Basically right away, their marriage was marked by a lack of anywhere to live. They initially lived with Robert’s parents, then moved onto Sometset House, for which Robert was the keeper. Both of them were wealthy, but it was in a real estate sort of way — their families owned property, but not actually a house for these two teen lovebirds to live in. They also didn’t have children right away, which may have surprised some who’d assumed theirs was a shotgun marriage-type scenario. But soon enough, Amy had more to worry about than her own fertility of lack of a permanent home because: Robert, his father, and brothers were all arrested and thrown in the Tower of London! Why? Oh just for the Lady Jane Grey Scenario/treason.
The Lady Jane Grey Scenario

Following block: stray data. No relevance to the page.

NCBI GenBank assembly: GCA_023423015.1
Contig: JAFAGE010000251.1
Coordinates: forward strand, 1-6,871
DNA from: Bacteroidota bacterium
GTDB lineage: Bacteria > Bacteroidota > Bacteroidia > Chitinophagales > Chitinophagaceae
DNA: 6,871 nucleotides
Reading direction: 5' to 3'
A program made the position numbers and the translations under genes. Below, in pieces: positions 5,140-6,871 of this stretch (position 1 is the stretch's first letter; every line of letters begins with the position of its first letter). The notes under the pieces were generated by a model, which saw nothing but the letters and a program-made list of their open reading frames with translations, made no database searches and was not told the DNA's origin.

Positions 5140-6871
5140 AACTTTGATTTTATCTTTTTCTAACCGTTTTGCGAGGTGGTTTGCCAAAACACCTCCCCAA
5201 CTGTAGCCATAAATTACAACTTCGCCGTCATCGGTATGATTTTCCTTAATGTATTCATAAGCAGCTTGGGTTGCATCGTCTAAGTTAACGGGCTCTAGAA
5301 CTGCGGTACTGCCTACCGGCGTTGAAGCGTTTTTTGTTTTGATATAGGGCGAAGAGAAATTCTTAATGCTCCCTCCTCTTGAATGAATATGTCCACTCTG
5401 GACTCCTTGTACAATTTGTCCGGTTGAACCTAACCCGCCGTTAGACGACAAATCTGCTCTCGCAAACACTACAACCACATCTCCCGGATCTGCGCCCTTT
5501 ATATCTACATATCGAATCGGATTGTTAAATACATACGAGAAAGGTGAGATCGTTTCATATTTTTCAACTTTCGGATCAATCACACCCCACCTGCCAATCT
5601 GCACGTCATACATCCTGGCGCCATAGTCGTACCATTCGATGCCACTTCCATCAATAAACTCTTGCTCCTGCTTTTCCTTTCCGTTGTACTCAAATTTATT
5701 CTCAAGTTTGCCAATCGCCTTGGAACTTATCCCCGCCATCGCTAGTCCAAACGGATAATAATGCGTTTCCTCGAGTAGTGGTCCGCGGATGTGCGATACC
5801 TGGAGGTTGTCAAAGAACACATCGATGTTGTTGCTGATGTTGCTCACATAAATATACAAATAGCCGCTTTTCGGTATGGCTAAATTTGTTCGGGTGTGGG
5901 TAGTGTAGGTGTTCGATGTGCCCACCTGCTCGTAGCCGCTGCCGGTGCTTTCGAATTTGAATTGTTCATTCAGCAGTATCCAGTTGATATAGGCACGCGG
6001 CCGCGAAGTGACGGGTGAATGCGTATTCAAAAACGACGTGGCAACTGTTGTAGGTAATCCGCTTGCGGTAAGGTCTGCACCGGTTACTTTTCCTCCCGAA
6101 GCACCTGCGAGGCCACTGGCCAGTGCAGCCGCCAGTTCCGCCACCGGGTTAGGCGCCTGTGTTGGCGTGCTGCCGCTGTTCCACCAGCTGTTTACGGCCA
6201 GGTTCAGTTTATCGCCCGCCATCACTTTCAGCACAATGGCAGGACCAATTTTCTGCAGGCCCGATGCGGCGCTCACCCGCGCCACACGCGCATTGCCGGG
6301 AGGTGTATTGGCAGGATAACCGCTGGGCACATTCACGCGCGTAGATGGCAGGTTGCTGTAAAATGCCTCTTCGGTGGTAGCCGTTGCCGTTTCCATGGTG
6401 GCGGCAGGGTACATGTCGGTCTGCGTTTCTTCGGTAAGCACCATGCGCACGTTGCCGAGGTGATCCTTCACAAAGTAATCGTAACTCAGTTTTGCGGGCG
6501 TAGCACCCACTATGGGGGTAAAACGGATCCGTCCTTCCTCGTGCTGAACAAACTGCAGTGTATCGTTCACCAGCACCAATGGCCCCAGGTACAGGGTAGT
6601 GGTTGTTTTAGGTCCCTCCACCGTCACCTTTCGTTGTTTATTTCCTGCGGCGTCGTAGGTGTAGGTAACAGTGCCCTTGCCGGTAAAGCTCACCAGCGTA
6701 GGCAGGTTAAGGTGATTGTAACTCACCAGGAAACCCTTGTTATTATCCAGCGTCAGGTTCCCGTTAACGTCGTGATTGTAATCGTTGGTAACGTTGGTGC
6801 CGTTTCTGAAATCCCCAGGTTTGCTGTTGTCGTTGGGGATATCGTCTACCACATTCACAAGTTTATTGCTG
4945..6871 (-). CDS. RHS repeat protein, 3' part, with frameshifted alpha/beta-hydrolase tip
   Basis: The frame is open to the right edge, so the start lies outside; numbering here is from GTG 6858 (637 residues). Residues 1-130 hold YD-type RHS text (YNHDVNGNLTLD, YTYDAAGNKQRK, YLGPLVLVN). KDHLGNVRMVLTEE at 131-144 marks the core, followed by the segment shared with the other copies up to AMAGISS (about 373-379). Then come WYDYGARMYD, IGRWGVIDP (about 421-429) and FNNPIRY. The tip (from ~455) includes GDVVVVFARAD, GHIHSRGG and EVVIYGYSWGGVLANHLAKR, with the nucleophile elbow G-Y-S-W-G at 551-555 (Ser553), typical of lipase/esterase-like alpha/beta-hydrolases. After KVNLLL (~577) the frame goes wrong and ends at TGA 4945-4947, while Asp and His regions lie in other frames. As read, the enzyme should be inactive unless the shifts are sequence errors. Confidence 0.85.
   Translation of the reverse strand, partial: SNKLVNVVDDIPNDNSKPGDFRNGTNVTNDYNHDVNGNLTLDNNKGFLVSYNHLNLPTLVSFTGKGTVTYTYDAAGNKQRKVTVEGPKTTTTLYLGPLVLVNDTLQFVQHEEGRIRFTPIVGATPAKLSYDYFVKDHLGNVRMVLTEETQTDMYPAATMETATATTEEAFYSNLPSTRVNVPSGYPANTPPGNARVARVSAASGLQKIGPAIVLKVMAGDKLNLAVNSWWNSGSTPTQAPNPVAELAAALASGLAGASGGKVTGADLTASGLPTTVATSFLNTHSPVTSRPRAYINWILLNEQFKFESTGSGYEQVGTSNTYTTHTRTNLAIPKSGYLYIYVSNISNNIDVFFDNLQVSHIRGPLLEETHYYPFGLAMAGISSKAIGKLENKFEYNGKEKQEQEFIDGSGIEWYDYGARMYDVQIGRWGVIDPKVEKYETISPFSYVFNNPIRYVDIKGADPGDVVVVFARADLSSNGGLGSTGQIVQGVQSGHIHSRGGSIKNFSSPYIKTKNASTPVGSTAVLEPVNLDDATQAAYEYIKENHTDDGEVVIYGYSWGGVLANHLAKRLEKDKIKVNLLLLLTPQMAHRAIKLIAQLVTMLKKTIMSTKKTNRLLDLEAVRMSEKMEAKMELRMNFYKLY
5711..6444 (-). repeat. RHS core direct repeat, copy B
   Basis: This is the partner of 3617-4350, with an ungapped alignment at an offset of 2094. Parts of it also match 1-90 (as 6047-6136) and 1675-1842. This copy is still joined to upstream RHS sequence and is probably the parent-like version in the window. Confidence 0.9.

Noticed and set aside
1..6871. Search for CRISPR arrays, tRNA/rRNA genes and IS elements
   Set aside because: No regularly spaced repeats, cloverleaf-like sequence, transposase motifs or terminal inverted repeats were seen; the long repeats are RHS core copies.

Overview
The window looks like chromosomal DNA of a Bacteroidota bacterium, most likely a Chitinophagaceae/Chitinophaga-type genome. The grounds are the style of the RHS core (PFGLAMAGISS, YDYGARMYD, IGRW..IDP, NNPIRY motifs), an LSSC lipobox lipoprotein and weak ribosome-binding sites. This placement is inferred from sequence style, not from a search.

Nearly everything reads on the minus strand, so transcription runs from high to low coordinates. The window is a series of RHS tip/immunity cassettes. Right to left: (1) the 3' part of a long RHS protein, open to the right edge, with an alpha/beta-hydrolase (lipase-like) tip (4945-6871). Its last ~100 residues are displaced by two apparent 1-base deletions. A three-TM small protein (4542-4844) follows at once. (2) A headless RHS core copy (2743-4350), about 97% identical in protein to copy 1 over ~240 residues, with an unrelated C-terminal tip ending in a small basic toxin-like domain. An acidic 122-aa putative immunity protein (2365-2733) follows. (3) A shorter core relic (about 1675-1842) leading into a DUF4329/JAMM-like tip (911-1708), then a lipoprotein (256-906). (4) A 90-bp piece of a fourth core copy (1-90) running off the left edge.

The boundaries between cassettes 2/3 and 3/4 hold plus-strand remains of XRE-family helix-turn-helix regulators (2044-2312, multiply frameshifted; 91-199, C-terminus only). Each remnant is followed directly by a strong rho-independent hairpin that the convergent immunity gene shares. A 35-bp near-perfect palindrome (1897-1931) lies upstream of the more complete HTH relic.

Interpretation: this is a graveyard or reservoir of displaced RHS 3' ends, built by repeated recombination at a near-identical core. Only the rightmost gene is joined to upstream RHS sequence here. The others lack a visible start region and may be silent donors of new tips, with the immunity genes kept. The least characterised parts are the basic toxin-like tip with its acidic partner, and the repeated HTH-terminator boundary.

You can learn about Lady Jane Grey here to get a fuller picture, but if you just need a quick recap: buckle up. So, boy King Edward VI became quite sick all of a sudden with something like measles followed by tuberculosis. This was wildly inconvenient for just about everyone because the King was fifteen years old and didn’t have an heir. Robert’s father, unwilling to give up the power he’d enjoyed as the King’s advisor, hurriedly schemed to figure out a way he could retain his influence over the crown. A major crisis was that, without an obvious heir, the throne seems like it may be handed over to Edward’s older sister, Mary. But she was a Catholic, and England had basically spent the past several decades being Very Protestant. Edward’s other sister, Elizabeth, was Protestant but there wasn’t a way to legally bypass Mary to get to her. And so — still not dead, but very sick and on his deathbed — Edward authorized a document removing both of his sisters from succession, and naming his cousin Lady Jane Grey as the next monarch.